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The four DDR4 DIMMs are all black and they only have clips on the one side but they are flipped around with the clips on the bottom where normally they are up top. There is another PWM fan header up in the top right corner for a case fan. The four pin white header up here is the Asus Aura RGB header and it is one of two on this board. I like that they split them up to make it easier to have a light on top of your case and the bottom for example if you want. Also along this right edge is the 24-pin motherboard power connection and a new USB 3.1 internal header, this has been one of my complaints with the other Z270’s I’ve had in. This connection type is the future but a lot of the boards don’t have them. Also right here is a small standoff that looks like the mounting point for an M.2 drive, this is what Asus calls their 3D Mount and it is used to mount 3d printed parts that they have designed, this one specifically is for a cable cover design they have but they also have custom nameplates and even an M.2 fan holder. Given my love for 3d printing, I might have to mess around with this a little more in the near future.

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Moving down to the bottom right there are a few things along the right edge. The first are the six standard SATA connections that are all at a right angle. I was surprised that they didn’t go with SATA Express, especially with them including a USB 3.1 header inside, but SATA Express hasn’t exactly taken off. There is an M.2 drive right below them, though. This M.2 slot has support for up to a 22110 length drive and that is really rare to see. It also supports SATA and PCIe drives with PCIe going up to an x4. In other words of the two M.2 drives on the Z270E, this is the faster of the two and it has support for more drive types.

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The bottom edge is completely packed with connection options. On the right is the front panel connections. Next to it is a second case fan header that is, of course, PWM. There are then two USB 2.0 and one USB 3.0 headers. Last but not least is an ROG extension header to hook up their external overclocking tool.

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The connections carry on over on the bottom left as well with a COM power and a trusted platform connection. The white 4 pin is the second Asus Aura header and then over on the left is the front panel audio connection. The audio header is just to the left of the split PCB and with it the SupremeFX 8-channel controller. The board has Japanese made caps and two built-in headphone amps.

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For PCI slots there is a selection. There are three x16 length slots with the top two slots having a metal shield around them for added strength to hold today's heavy video cards. The top slot will run in x16 if you only use one card or the two slots will drop to x8 for two cards. The bottom x16 slot however only runs in x4 mode. There are then four x1 slots as well and up top, the second M.2 slot is tucked in next to the x1 slot. This M.2 slot only supports PCI drives and doesn’t run at x4 bandwidth though so only use it for the slower of your two drives.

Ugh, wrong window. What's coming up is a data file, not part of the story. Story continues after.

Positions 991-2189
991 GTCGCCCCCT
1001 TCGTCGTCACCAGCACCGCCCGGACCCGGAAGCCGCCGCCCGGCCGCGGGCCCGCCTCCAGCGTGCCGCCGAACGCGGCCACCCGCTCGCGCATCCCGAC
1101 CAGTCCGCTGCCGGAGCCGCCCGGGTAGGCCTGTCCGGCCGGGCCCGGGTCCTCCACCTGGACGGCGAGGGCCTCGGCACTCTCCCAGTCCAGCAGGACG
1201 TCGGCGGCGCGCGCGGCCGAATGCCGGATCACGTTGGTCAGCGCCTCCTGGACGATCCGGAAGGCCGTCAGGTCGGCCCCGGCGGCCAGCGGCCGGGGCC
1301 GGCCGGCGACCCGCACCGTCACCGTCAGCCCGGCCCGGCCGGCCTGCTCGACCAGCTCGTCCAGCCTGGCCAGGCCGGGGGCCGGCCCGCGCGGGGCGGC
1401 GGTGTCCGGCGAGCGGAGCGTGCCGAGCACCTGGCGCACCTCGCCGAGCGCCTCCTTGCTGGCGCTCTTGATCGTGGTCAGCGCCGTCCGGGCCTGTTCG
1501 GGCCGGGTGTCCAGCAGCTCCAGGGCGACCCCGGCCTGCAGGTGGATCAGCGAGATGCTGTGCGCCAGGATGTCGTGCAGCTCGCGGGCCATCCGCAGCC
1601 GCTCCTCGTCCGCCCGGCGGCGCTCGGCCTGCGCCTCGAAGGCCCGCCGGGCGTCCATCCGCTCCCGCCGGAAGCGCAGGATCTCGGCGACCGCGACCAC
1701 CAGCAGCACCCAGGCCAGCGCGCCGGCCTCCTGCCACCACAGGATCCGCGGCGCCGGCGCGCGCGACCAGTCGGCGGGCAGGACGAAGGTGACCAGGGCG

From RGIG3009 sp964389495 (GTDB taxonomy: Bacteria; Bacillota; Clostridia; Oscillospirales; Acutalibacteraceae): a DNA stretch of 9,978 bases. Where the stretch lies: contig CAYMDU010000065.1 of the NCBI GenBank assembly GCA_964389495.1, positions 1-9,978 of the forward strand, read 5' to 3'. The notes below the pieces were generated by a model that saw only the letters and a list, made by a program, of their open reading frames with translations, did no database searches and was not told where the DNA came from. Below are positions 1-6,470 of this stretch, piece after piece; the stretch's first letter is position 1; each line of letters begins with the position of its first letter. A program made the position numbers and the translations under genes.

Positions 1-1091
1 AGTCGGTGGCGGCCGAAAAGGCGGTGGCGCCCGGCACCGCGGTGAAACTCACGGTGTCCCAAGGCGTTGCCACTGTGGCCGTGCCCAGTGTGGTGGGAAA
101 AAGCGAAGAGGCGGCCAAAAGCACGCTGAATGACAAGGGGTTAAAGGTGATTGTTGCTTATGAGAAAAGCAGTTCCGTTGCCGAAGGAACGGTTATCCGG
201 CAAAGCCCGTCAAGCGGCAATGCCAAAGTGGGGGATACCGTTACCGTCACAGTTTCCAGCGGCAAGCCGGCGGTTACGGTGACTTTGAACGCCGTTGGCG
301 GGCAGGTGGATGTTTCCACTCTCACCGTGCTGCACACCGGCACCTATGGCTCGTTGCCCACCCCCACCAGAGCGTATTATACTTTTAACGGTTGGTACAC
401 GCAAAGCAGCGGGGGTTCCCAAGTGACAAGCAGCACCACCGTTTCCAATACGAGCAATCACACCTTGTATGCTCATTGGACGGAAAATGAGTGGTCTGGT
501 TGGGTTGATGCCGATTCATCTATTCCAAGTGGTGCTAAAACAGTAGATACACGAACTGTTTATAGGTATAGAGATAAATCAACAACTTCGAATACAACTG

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The rear I/O panel for the Z270E is packed just about completely full. Over on the right is a standard audio connection panel with each connection color coded. For display connections for anyone looking to use the onboard video, you get a DVI, an HDMI, and a DisplayPort to cover just about anything you might need. For Ethernet, the red port is a gig connection hooked up to the Intel I219V controller with Asus’ LANguard anti-surge tech as well as the ROG Gamefirst QoS service. The two antenna connections over on the left are for the wireless AC adapter with dual-band support. There is a PS2 connection for those legacy keyboards and mice as well. Then for USB connections, there was only room for four USB 3.0 ports in blue then the red USB connection over on the left is a USB 3.1 Type A connection and the plug below it is the same but Type-C running on an ASMedia controller.

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With the Strix Z270E flipped around we get a better look at the satin black finish on the PCB. But I can also see a few other interesting things here. For starters, all three of the heatsinks are all attached using screws, so if you ever want to do anything with them or replace the thermal pads it shouldn’t be difficult. You can also see the resin filled gap in the PCB down in the bottom right in some areas that splits the audio PCB from the rest of the board, it runs all the way up to the rear I/O area. Then Asus also went with a black backplate for the CPU socket to keep everything matching.

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As always, the hardware is only part of the picture when you are looking at motherboards. The overall experience includes all of the time you spend messing with the software and in the BIOS so I do take a look at those as well. Even though I didn’t check out an Asus board in the past year, not too much has changed on the software front but that’s not really a bad thing. I would suggest installing their AISuite and at least the Aura software to control your lighting. The AISuite has a whole list of Asus software all integrated though I do hope they get the lighting controls integrated in the future as well. Being able to install just one program and go is really nice.